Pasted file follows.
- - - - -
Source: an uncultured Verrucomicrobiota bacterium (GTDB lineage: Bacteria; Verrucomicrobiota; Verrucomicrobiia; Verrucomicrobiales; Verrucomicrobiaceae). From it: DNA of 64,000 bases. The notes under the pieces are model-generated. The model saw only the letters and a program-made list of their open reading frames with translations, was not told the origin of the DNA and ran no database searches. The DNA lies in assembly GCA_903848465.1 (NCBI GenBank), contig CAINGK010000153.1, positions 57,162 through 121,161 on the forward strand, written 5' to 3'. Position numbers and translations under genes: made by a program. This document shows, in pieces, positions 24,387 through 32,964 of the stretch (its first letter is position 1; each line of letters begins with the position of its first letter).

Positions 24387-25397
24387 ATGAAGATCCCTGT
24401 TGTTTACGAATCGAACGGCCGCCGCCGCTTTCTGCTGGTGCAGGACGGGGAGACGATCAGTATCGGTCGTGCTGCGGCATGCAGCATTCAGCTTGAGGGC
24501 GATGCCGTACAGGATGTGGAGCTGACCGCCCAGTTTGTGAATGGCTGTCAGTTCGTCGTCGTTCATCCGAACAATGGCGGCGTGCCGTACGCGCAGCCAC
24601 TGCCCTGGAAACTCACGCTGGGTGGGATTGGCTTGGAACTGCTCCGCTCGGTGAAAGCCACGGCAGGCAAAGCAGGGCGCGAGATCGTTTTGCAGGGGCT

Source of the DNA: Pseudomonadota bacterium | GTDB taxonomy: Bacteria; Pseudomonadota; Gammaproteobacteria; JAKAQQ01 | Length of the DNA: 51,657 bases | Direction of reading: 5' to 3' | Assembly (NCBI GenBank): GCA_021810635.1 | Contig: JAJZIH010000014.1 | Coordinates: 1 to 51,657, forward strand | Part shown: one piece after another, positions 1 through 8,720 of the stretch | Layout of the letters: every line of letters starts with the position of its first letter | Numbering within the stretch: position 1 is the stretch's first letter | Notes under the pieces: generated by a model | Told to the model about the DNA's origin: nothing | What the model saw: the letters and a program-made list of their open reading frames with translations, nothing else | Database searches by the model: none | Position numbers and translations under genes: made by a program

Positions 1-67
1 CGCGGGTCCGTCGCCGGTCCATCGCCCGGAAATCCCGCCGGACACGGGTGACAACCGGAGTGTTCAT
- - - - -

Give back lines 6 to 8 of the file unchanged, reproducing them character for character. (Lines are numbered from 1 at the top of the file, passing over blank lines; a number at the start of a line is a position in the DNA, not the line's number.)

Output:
24601 TGCCCTGGAAACTCACGCTGGGTGGGATTGGCTTGGAACTGCTCCGCTCGGTGAAAGCCACGGCAGGCAAAGCAGGGCGCGAGATCGTTTTGCAGGGGCT

Source of the DNA: Pseudomonadota bacterium | GTDB taxonomy: Bacteria; Pseudomonadota; Gammaproteobacteria; JAKAQQ01 | Length of the DNA: 51,657 bases | Direction of reading: 5' to 3' | Assembly (NCBI GenBank): GCA_021810635.1 | Contig: JAJZIH010000014.1 | Coordinates: 1 to 51,657, forward strand | Part shown: one piece after another, positions 1 through 8,720 of the stretch | Layout of the letters: every line of letters starts with the position of its first letter | Numbering within the stretch: position 1 is the stretch's first letter | Notes under the pieces: generated by a model | Told to the model about the DNA's origin: nothing | What the model saw: the letters and a program-made list of their open reading frames with translations, nothing else | Database searches by the model: none | Position numbers and translations under genes: made by a program

Positions 1-67